Despite a slight decline in property values month-to-month, industry experts are cautiously optimistic that the housing market will continue its slow recovery. Low mortgage rates, combined with positive outlook reports from Fannie Mae and Freddie Mac and improving unemployment numbers, lead many to believe we’re on the right track toward more Americans buying a home.

But we still have a long way to go.

In late February, the Federal Housing Finance Agency (FHFA) released the seasonally adjusted purchase-only house price index (HPI). According to the FHFA report, seasonally adjusted home prices fell 2.4 percent year-over-year in the fourth quarter (Q4) of 2011, despite little change from November to December of the same year.

Andrew Leventis, principal economist at FHFA, believes there’s a silver lining: “While FHFA’s national index shows a two percentage point price decline over the latest four quarters, 12 states and the District of Columbia posted price increases [year-over-year]. When coupled with the fact that about half of all U.S. states saw price increases in last quarter, this growth adds to mounting evidence that real estate markets are at least seeing some signs of life,” he said in a press release.

Fannie Mae shares Leventis’s cautious optimism, according to its recent economic and housing outlook. Based on three consecutive months of increased home sales late last year, Fannie Mae expects housing to add to the gross domestic product (GDP) for the first time in seven years. The addition will be moderate, as continued price declines are expected in the near-term.

“Risks to the forecast are more balanced between the upside and downside since our January forecast,” Fannie Mae Chief Economist Doug Duncan said in a press release. “The economy appears to be more resilient than in previous months, and should be less vulnerable to shocks, including any spillover from the European sovereign debt crisis.”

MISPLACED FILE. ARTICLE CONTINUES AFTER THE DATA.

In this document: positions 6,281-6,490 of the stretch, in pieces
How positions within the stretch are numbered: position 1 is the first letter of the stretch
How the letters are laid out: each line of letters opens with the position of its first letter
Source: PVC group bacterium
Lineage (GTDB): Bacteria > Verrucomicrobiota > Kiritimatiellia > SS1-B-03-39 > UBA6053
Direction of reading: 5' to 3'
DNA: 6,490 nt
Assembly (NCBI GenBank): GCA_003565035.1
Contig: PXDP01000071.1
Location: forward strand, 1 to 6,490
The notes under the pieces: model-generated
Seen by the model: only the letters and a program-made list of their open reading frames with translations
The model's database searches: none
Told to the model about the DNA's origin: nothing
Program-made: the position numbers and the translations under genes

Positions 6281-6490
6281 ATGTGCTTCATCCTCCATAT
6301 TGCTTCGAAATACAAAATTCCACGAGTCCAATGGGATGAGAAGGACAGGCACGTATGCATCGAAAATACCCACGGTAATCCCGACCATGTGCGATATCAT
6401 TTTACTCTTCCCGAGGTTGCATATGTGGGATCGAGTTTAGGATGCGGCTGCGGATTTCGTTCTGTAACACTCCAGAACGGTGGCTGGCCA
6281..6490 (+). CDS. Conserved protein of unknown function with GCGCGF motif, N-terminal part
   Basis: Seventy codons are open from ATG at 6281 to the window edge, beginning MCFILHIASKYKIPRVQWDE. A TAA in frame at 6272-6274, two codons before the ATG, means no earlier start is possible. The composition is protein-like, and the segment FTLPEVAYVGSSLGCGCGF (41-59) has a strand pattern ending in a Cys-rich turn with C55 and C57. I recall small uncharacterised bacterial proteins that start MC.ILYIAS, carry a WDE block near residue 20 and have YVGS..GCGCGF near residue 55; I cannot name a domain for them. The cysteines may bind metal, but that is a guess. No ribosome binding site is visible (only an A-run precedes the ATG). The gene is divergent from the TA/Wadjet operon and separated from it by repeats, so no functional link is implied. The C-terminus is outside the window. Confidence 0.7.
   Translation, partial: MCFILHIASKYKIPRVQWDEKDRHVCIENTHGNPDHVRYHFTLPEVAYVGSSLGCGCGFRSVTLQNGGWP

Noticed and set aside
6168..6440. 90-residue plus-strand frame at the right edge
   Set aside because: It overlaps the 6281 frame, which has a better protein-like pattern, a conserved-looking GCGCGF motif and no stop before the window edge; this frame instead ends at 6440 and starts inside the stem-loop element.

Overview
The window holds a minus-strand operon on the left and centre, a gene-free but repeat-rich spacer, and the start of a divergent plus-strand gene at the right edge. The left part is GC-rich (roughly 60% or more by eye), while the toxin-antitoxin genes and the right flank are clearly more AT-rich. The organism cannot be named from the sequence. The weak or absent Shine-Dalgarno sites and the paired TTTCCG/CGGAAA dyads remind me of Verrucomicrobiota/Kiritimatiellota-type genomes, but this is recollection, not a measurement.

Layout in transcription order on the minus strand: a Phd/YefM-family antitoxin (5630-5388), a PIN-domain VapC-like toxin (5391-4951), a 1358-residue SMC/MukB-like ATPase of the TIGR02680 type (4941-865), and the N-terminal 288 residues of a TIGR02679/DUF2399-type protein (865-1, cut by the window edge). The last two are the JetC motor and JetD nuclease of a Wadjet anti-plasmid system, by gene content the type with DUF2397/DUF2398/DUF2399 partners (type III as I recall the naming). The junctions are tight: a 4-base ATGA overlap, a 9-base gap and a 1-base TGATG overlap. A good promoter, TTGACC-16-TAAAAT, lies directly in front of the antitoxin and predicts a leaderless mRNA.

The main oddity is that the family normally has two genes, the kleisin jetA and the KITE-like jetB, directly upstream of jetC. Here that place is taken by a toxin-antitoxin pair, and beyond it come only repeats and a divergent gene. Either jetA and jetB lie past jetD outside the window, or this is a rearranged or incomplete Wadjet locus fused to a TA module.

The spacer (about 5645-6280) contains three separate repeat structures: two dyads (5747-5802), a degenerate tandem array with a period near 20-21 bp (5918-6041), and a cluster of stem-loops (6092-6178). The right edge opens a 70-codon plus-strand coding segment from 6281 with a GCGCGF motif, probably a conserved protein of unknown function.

Fannie’s brother Freddie Mac believes there’s a light at the end of the tunnel, too. Frank Nothaft, vice president and chief economist for the Freddie Mac, sees things taking a positive turn: “The U.S. economy continues to build on the momentum from the end of last year. Our outlook anticipates gradual, but steady, improvement in the economy and the housing market, supported by low interest rates and brightening job market prospects,” he said in Freddie’s press release.

Don’t expect a huge turnaround this year – according to Freddie’s report, a major housing warm up isn’t expected until 2013.

Even so, things are starting to thaw. Home prices are slowly rising in cities hit hard by the housing bubble-burst, and a foreclosure settlement between the big banks and the states means the foreclosure bottleneck should begin to clear. This will probably contribute to a decline in prices in the early part of 2012, but the quicker we get rid of them the sooner we can begin a true housing recovery.

It’s great to see experts feeling more positive about the housing market, but until consumers feel the same way, it will remain stagnant. The good news is that jobless claims reached their lowest level since 2008 in February, and unemployment fell to 8.3 percent. If those trends continue, would-be homebuyers could begin taking advantage of near-historic low interest rates. We won’t see a housing market like the one we saw during the housing bubble any time soon, but hopefully we’re past the worst of it.